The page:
Baer: Time to change Pa.'s symbols

Shown is the Pennsylvania Capitol building along with roses in Harrisburg on May 23, 2017.

Since the annual state budget process makes it clear that Pennsylvania government has no intention of changing its evil ways, it’s time to change official symbols, slogans, and such to better reflect the state of the state.

Say what?

That’s right. As lawmakers and Gov. Wolf appear ready to enact yet another (late), backed-by-borrowing, kick-our-problems-down-the-road budget, we need at least a little truth in advertising.

Let’s start with some official state symbols.

The state ship (yes, we have one) is the brig Niagara (War of 1812; Battle of Lake Erie), docked in Erie. Historically significant. Impressive vessel. Just doesn’t tell the state’s story.

Because of Harrisburg’s refusal to honestly balance a budget (which just drew warnings of another bond rating downgrade) and its simply shifting deck chairs on our ship of state, the official state ship ought to be the Titanic.

Somebody lower the lifeboats.

The official state insect (yes, we have one, and it’s not whichever elected official just crossed your mind) is the firefly, a.k.a. the lightning bug. Cute. Summery. But no longer appropriate.

A better choice, reflecting how our state’s financial follies burden our long-suffering taxpayers, would be the deer tick. Firmly attaches itself. Sucks your blood. Remind you of any particular legislative body?

Should Pennsylvania’s official insect be changed to the deer tick? This is a collection by South Street Veterinary Services in Pittsfield, Mass.

There’s more.

The official state dog (yes, we have one) is the Great Dane, also known as “the Apollo of all dogs” for its strength, stature and smarts.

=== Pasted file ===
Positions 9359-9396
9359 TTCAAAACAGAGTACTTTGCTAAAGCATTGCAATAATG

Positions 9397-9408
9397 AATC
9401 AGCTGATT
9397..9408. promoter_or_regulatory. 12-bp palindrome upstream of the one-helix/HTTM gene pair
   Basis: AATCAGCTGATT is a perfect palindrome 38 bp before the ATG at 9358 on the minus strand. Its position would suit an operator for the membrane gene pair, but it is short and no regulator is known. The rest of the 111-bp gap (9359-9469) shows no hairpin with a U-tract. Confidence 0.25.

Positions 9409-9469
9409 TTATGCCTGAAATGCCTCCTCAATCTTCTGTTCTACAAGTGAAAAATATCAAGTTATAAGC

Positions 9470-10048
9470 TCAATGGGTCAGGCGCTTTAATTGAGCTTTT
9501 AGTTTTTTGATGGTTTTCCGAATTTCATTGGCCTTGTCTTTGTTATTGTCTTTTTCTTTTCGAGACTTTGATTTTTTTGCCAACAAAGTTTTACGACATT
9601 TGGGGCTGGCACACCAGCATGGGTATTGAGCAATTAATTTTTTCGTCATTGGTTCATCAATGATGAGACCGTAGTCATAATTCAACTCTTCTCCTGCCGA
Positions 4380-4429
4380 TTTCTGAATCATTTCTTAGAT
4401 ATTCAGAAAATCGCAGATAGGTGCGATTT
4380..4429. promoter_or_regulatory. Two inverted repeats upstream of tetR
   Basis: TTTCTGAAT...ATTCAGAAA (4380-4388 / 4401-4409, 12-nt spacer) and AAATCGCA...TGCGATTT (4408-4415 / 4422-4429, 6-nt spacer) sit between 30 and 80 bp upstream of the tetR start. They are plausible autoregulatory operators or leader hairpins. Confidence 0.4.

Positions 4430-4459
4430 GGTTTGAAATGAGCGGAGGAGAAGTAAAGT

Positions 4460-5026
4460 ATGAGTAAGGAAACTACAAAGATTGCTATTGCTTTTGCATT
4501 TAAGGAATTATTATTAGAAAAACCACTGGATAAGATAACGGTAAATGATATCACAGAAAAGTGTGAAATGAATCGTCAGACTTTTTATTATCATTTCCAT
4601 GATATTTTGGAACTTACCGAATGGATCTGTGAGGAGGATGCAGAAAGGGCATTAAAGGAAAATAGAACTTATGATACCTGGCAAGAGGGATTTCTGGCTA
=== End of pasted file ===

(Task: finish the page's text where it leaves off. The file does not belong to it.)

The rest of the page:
Think Pennsylvania’s political/governmental culture fits that mold? Known for strength, stature and smarts? Sorry. That dog don’t hunt.

But with our penchant for paying for what Pennsylvania needs with ever-expanding gambling, I’m thinking the best canine choice going forward is the greyhound – coming to a dog-racing track opening near you soon.

And speaking of ways to raise more money, we should rethink the state drink.

The official state beverage (yes, we have one) is milk. You know, does a body good, nature’s perfect food.

A Pennsylvania punch of wine, beer, and spirits should replace the current state drink produced by these creatures.

Hah! New and growing access to wine, beer, and spirits – a booze-fueled state revenue-raiser — suggests the state’s beverage should be a mind-numbing Pennsylvania punch.

I suggest a mix of geographically representative ingredients, say, equal parts Presque Isle cabernet (Erie County), Yuengling lager (Schuylkill County), and Bluecoat gin (Philly). Yum. Have a statewide contest to name it.

Now, in fairness, some state symbols seem perfect. Take the state tree. It’s the hemlock. Not the poisonous plant, the coniferous tree. Though on second thought. …

Or how about the state bird? The ruffed grouse. Plenty to grouse about in Pa., eh? Then again, given our long-term debt, maybe a better feathered symbol would be the vulture. OK, the ruffed vulture.

I think I see some circling now.

Finally, we need a new state tourism slogan. Currently, it’s “Pennsylvania. Pursue Your Happiness.”

What is that? A directive? Suggestion? Encouragement to move someplace else?

Don’t these clodhoppers know the pursuit of happiness is a constitutional right?

Oh, wait, they pay no attention to the state constitution. If they did, they wouldn’t get per diems, pensions, or health care, since Article II, Section 8, of the Pennsylvania Constitution (you could look it up) says legislators shall get “salary and mileage” and “no other compensation whatever.”

Of course, they argue that not getting perks would violate their right to pursue happiness.

Anyway, a new slogan’s in order.

I’ve long suggested one based on political performance: “Pennsylvania. Land of Low Expectations.”

But given our business climate (we were just ranked one of the worst states for business starts) and proposed fiscal fixes, maybe something more immediately descriptive: “Pennsylvania. Come for the Borrowing. Stay for the Bankruptcy.”

Hey, at least we’d attract more bond lawyers.